Good and evil. Love and lust. Art and politics. You couldn’t find two men further apart than the romantic, heroic painter Mario Cavaradossi and the violent, lust-driven Baron Scarpia. But in Puccini’s fast-paced war drama, the two are thrown together by their fascination with the same woman: the beautiful, feisty singer Floria Tosca.
We asked the two sensational singers performing these roles in Melbourne to reveal a little of their insights into the hero and villain of Puccini’s popular opera.
Claudio Sgura on singing Baron Scarpia
Sgura exploded onto the Australian opera stage with a gripping performance of Iago in Opera Australia’s Otello in Sydney in 2014.
“We see the peak of Scarpia’s dark side in the Te Deum,” says Sgura, in a scene that he describes as almost blasphemous. “Tosca gives him such an erotic charge that it completely clouds his mind – he forgets he is in a church!”
In this moment, the baritone says, the audience should have no doubt of Scarpia’s diabolical nature.
If that wasn’t enough, Puccini also finds ways to signify Scarpia’s darkness in the music – like in a film. The ominous tetrachord that opens the work and recurs throughout Scarpia’s scenes is a constant reminder of his violence: dissonant, slow, loud and rough, it conveys both his evil and his power.
Sgura says that every time he performs the role, his ability to embody Scarpia grows. “I want to convey to the audience his emotional and psychological complexities, on stage.”
The power of Puccini is in the passion of his music, Sgura says. “There’s an emotional heartbeat inherent in all of his music that cuts to the heart.”
Diego Torre on singing Cavaradossi
Diego Torre’s warm and powerful tenor voice won Australian audiences over the moment he debuted for Opera Australia in A Masked Ball. He reprises Cavaradossi in Melbourne after singing it in Sydney in 2013.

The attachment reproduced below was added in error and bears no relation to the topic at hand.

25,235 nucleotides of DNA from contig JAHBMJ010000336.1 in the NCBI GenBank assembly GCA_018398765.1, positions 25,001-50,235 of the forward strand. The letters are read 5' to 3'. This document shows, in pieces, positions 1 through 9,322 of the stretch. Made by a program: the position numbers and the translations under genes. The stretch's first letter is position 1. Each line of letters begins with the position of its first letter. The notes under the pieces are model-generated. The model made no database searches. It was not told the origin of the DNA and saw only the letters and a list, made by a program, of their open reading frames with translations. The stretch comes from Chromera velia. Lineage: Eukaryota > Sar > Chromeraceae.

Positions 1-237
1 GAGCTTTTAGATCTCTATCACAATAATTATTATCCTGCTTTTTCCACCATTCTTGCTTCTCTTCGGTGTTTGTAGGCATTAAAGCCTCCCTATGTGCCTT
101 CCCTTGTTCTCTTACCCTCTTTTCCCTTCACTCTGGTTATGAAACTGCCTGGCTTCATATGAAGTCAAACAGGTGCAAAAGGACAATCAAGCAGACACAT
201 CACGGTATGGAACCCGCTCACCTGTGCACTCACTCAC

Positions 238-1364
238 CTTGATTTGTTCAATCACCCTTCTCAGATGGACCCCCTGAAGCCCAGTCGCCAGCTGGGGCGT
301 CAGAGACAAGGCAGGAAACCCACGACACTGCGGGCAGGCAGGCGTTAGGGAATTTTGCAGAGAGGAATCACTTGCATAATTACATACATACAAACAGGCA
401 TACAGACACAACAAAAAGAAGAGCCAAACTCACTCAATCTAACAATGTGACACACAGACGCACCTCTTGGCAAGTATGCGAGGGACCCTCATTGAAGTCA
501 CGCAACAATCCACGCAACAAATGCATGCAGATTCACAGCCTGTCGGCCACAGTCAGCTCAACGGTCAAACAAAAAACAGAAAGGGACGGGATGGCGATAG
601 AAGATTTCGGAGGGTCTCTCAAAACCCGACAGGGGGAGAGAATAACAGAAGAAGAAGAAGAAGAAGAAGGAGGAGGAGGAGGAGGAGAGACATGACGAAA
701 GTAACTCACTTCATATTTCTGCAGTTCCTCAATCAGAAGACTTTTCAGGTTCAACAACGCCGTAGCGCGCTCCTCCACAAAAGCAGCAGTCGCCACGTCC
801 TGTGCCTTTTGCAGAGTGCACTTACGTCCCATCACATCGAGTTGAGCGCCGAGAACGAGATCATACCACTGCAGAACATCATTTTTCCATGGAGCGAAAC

“Cavaradossi is a noble character that I really enjoy playing,” Torre said. He’s a true artist with a duality that makes the role exciting. “On one hand he has an immense love for Tosca, and on the other his revolutionary ideas of justice and freedom.”
Cavaradossi is a man with intense determination. “With extraordinary sensitivity and passion, Cavaradossi is unafraid to pursue the high ideals that at the end will contribute to his death.”
Torre says that each time he sings a role, his interpretation of the character is enriched, both as his experience and confidence grows and as he discovers the perspective of each new cast and creative team.
“This production is particularly beautiful, and I love it. So it’s very comfortable to move and sing around it, and the more you feel comfortable, the more you get the confidence to try new things on stage.”
It’s the beauty of live opera, he says, “every performance is unique and unrepeatable. ”
Puccini’s beautiful music offers plenty of inspiration on its own, Torre says. “The character’s psychology, the drama and all the emotions involved – Puccini uses the music to take them to maximum levels.”
Tosca is at Arts Centre Melbourne from November 12 – December 13.